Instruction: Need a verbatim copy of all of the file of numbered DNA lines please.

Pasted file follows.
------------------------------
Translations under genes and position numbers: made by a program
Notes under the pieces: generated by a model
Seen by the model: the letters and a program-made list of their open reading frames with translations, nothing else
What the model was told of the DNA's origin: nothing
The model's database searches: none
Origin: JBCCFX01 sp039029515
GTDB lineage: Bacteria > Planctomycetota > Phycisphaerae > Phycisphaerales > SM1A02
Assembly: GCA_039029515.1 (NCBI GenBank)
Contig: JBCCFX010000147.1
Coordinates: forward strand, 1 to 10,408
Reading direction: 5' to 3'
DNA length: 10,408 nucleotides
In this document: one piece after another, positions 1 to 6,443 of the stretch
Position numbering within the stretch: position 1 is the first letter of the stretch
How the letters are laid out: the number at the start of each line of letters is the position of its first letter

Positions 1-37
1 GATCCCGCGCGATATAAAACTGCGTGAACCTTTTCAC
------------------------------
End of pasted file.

Translations under genes and position numbers: made by a program
Notes under the pieces: generated by a model
Seen by the model: the letters and a program-made list of their open reading frames with translations, nothing else
What the model was told of the DNA's origin: nothing
The model's database searches: none
Origin: JBCCFX01 sp039029515
GTDB lineage: Bacteria > Planctomycetota > Phycisphaerae > Phycisphaerales > SM1A02
Assembly: GCA_039029515.1 (NCBI GenBank)
Contig: JBCCFX010000147.1
Coordinates: forward strand, 1 to 10,408
Reading direction: 5' to 3'
DNA length: 10,408 nucleotides
In this document: one piece after another, positions 1 to 6,443 of the stretch
Position numbering within the stretch: position 1 is the first letter of the stretch
How the letters are laid out: the number at the start of each line of letters is the position of its first letter

Positions 1-37
1 GATCCCGCGCGATATAAAACTGCGTGAACCTTTTCAC